Our writer Drew Denny traveled from L.A. to Lithuania, Germany, Poland and Denmark meeting artists and musicians for her “Overseas Underground” series. Her first stop was a national forest on the Baltic Sea where Lithuanian DJs celebrate their country's liberation on air.

After the Soviet years of smuggling CDs and copying tapes in order to hear new music, Linas Ramanauskas decided to quit his corporate job and found a radio station in the middle of the forest on the Baltic Sea so Lithuanians young and old can enjoy music without having to cross international borders or break the law. Supporting alternative, dub, reggae, experimental and pop music from around the globe, Neringa FM broadcasts a world-class program, enjoys a healthy internet audience, and even hosts beach volleyball games on the Russian border. Stay tuned to www.neringafm.lt because L.A. favorite Gaslamp Killer is joining them later this summer!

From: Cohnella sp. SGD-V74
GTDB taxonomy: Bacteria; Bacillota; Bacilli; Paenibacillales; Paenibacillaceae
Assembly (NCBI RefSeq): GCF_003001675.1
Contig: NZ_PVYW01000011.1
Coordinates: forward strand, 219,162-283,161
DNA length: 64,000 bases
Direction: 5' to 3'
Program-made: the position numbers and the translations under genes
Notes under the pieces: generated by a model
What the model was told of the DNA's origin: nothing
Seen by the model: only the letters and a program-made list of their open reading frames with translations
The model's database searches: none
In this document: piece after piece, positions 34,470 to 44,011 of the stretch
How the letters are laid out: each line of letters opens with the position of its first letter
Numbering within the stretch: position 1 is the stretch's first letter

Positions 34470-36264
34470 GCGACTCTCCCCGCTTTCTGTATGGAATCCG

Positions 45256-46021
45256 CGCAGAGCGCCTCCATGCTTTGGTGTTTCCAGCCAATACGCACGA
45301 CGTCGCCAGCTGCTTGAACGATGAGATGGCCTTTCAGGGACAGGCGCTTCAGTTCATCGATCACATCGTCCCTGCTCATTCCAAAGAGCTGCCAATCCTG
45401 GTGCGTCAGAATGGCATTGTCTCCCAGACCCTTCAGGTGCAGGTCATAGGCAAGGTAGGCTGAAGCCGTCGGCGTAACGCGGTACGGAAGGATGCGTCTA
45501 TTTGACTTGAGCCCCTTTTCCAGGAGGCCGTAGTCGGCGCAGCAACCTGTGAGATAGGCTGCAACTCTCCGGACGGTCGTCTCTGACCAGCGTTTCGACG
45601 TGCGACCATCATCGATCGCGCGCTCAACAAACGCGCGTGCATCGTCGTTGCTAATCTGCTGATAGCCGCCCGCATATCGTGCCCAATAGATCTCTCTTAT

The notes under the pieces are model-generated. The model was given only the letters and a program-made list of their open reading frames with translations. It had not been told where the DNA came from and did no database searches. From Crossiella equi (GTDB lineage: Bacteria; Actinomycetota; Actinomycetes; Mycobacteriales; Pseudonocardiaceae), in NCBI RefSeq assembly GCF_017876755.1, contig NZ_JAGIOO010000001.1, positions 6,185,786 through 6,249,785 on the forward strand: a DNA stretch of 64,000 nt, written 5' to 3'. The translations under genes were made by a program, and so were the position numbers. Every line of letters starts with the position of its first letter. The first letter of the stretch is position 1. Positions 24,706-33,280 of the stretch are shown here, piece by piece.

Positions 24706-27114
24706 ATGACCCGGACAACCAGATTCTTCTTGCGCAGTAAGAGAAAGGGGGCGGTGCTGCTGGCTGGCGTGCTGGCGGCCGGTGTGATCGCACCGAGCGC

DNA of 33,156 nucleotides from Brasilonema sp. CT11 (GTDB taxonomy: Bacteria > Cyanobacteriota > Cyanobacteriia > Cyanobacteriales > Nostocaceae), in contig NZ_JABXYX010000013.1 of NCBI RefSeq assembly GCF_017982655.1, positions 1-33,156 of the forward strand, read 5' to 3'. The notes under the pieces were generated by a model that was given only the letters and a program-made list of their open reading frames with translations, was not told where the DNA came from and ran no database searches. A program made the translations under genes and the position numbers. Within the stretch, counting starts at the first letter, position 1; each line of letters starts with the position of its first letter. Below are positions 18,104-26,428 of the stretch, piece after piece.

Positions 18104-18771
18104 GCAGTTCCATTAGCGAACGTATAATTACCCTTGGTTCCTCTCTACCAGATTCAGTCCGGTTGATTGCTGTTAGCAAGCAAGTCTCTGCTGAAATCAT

Was it difficult for you to have access to music during the Soviet years?

It wasn't easy actually. I was a sportsman. We were going to some competitions in Western Europe, and all the time we were bringing CDs back and copying to cassettes and spreading them around. If you got the CD of some kind of new music, you were making 10 copies and from these copies you make another 10 copies. For sure it was like that. No one was importing CDs with some kind of alternative music. CDs were quite expensive. It was about sharing it among 10 people.

LA Weekly